Behavioral immune system

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The behavioral immune system is a phrase coined by the psychological scientist Mark Schaller to refer to a suite of psychological mechanisms that allow individual organisms to detect the potential presence of infectious parasites or pathogens in their immediate environment, and to engage in behaviors that prevent contact with those objects and individuals.[1][2][3]

The existence of a behavioral immune system has been documented across many animal species, including humans. It is theorized that the mechanisms that comprise the behavioral immune system evolved as a crude first line of defense against disease-causing pathogens.[2]

In humans and animals, activating a physiological immune response to pathogens is effective, but metabolically costly. Immune responses are activated at the expense of other fitness enhancing activities.[4][5] Inflammation after infection can also be harmful to the body (e.g., contribute to diseases of aging).[6][7] In addition to cultural adaptations to avoid pathogens, the behavioral immune system acts as a set of defense mechanisms to protect against pathogens before infection occurs [8][9][10]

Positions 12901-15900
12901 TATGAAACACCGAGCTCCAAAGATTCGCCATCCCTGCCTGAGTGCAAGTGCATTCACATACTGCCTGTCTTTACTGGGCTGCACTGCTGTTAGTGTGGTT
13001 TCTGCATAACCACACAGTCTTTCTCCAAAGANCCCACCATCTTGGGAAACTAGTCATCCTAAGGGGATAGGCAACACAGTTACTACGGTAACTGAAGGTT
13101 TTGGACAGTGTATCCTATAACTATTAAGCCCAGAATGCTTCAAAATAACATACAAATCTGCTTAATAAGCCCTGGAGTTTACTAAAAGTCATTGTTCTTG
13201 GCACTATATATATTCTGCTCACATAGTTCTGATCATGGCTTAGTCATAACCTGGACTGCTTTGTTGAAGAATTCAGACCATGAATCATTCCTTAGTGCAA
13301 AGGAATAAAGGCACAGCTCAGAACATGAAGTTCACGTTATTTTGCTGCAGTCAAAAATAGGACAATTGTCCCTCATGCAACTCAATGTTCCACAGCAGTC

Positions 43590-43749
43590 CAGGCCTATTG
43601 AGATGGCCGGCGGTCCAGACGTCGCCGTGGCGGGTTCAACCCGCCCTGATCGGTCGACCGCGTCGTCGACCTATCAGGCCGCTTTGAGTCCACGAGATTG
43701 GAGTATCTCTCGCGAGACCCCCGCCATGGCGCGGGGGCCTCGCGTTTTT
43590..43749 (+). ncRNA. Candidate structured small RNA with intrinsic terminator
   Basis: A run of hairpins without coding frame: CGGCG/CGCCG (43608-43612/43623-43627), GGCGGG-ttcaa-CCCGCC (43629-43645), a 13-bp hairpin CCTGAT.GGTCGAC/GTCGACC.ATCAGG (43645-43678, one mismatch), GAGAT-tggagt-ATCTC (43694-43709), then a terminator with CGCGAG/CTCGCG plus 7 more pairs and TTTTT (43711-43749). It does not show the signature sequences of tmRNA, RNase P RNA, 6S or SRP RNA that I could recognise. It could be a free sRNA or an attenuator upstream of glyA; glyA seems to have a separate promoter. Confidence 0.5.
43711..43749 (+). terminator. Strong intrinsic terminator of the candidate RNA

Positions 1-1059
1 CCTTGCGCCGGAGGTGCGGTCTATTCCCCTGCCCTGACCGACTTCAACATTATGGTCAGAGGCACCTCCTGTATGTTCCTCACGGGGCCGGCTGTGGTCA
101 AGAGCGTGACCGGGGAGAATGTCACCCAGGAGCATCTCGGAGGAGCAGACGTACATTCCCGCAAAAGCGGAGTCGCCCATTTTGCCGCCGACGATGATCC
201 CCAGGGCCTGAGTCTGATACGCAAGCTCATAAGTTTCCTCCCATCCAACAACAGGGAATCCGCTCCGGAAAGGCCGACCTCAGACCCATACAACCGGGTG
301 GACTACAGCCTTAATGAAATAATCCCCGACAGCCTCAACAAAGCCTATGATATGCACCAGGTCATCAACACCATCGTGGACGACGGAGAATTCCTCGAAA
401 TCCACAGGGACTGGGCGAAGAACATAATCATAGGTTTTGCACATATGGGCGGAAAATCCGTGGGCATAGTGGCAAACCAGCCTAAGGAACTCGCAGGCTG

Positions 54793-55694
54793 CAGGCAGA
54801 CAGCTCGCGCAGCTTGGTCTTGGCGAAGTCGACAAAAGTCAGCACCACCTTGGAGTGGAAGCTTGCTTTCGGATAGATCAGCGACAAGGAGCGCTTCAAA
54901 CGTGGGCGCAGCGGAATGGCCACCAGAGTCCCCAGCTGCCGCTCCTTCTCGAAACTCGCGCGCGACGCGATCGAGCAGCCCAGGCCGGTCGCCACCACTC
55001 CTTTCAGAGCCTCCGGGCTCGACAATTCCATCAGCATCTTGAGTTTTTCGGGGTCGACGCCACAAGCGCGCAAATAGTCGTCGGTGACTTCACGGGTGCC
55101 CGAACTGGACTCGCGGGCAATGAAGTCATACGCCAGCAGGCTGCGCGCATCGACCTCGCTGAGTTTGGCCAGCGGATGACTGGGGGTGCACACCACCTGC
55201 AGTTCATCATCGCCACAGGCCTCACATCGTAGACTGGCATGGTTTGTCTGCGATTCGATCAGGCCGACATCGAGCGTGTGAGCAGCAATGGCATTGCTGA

Shows pathogens and non-infection diseases that create similar cues connoting presence of pathogens, real or perceived, which activate the behavioral immune system

Proximate mechanisms[edit]

Mechanisms for the behavioral immune system include sensory processes through which cues connoting the presence of parasitic infections are perceived (e.g., the smell of a foul odor, the sight of pox or pustules), as well as stimulus–response systems through which these sensory cues trigger a cascade of aversive affective, cognitive, and behavioral reactions (e.g., arousal of disgust, automatic activation of cognitions that connote the threat of disease, behavioral avoidance).[2][11]

Sensory components[edit]

Early and current research on behavioral immune system activation has been focused on visual cues or triggers that elicit responses. However, recent work suggests that other sensory modalities may be at work for disease detection.[12]